MILWAUKEE -- When you're at the grocery store shopping for lettuce, are you willing to spend an extra dollar or two to buy a package that has been pre-washed? Typically, shoppers have the option of washed or unwashed lettuce.
So if you buy pre-washed, do you still wash it?
Contact 6 found a number of people who said they didn't trust pre-washed lettuce as advertised and washed it anyway.
Contact 6's Jenna Sachs shops for unwashed & pre-washed lettuce.
To find out if they really needed to do that, Contact 6 decided to put lettuce to the test.
Contact 6 visited seven local grocery stores and purchased 18 packages of lettuce. Eleven of the varieties purchased claimed to be pre-washed. The other seven lettuce products made no such claim.
Contact 6 brought the samples to Accelerated Analytical Lab to get them tested.
"We are testing for the general presence of pesticides," explained Thomas Hirsch, the laboratory supervisor.
In the test, the lab used a test strip that would identify pesticides. In the test, a strip that remained white meant that pesticides are present. A strip that turned the color blue meant no pesticides were present.
Pesticide test strips
"We have kale, baby spinach. There's some blends where I saw several different types of lettuce in there," Hirsch said.
The final results may surprise you.
"There were no high levels of pesticides," Hirsch said.
Laboratory supervisor, Thomas Hirsch, tests lettuce for pesticides.
Hirsh said their tests registered no pesticides on the lettuce products, including the unwashed ones.
"There might have been some trace levels, some very low levels, that might have been below the detection level of the method that we used," Hirsch said.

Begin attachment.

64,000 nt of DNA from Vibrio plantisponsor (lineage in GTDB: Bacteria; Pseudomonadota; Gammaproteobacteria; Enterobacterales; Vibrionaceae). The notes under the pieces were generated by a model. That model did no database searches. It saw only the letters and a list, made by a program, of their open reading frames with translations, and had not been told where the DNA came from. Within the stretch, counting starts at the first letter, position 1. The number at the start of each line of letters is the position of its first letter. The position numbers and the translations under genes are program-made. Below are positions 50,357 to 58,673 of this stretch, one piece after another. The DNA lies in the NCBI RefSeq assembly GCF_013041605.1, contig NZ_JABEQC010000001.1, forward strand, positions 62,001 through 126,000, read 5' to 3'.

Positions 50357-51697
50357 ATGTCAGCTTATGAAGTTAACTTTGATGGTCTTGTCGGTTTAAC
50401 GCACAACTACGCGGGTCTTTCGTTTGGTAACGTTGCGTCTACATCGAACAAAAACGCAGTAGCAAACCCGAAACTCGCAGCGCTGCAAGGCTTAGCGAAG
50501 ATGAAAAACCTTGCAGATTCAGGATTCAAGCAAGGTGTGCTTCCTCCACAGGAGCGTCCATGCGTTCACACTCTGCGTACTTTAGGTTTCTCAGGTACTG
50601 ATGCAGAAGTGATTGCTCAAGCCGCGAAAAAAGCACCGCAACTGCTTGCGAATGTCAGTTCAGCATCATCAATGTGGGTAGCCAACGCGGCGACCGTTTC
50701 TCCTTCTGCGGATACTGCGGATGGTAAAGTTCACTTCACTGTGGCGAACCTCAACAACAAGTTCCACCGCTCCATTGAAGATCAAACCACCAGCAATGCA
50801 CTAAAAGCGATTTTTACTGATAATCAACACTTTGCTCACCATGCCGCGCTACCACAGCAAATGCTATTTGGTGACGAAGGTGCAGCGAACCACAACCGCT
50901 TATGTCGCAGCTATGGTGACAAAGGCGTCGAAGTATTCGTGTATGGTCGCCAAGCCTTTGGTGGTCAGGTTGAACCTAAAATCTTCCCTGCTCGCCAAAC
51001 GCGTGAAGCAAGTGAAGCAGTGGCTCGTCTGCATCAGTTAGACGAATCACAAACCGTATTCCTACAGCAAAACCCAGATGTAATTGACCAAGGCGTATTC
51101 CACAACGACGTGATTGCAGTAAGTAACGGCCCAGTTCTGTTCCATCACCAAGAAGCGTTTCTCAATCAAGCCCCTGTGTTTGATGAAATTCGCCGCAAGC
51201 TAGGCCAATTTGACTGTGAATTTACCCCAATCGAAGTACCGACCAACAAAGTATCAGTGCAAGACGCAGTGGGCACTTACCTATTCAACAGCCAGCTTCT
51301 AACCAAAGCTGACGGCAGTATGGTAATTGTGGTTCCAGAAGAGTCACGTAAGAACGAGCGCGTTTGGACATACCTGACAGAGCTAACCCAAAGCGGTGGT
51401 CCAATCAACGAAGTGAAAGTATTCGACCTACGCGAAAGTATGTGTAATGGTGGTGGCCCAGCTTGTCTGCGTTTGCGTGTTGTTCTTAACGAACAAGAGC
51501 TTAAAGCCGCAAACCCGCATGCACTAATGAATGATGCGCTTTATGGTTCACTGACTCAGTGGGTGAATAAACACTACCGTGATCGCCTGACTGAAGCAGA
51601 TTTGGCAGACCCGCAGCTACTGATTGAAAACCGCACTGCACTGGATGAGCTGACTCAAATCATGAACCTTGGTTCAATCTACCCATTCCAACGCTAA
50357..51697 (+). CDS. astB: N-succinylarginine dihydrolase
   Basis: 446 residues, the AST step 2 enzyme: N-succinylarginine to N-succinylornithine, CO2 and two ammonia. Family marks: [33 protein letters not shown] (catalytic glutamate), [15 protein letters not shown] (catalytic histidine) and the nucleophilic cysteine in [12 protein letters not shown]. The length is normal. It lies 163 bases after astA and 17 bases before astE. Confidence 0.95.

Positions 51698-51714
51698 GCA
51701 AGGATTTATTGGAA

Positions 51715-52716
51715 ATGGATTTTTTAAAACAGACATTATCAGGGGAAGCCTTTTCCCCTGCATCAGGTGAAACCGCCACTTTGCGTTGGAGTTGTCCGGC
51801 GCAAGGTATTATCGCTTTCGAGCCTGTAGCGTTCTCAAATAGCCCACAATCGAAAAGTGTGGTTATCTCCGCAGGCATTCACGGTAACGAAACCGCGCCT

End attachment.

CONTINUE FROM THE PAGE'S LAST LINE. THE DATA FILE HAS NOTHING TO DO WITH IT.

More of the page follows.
So if pesticides aren't a major concern according to the lab's test, is there another reason people should be washing their pre-washed lettuce?
For an answer, Contact 6 visited UW-Milwaukee clinical assistant professor of nutrition, Michelle Rimer.
"You look at this head of lettuce and there's lots of layers, so of course, there could be bacteria hiding in any of these nooks and crannies," Rimer explained.
Rimer says bacteria can get into lettuce through the soil or water supply especially if it's coming from developing countries.
Assistant professor for nutrition at UW-Milwaukee, Michelle Rimer, explains how to properly wash lettuce.
"One of the most common bacterias we see in lettuce is E.Coli," Rimer said.
Rimer says the further away your lettuce is grown, the longer it spends in transportation -- exposing it to potentially unsafe temperatures.
"That span just continues to introduce more opportunities for bacteria to be introduced," Rimer said.
You may also want to think about how many people touched your lettuce in the fields, factories or your own home.
Rimer says she buys pre-washed lettuce for her family. So does she wash it?
"You want my honest answer? I would say I do not," Rimmer revealed.
So the nutrition professor is willing to trust the advertising on the package, but she still advises all unwashed lettuce to be clean thoroughly no matter how time-consuming it may be.
When it comes to washing lettuce, make sure you do it with cleans hands, use cold water and wash each leaf individually. To dry the lettuce, use a clean towel.
If you're at a potluck dinner or dinner party and the salad has been sitting out for more than four hours, throw it away. Those are prime conditions for bacteria to grow.
Rimer says the same cleaning instructions should be followed even if the lettuce product is organic. While Contact 6 did not test organic products, Rimer says that doesn't mean there aren't food safety issues when it comes to potential bacteria.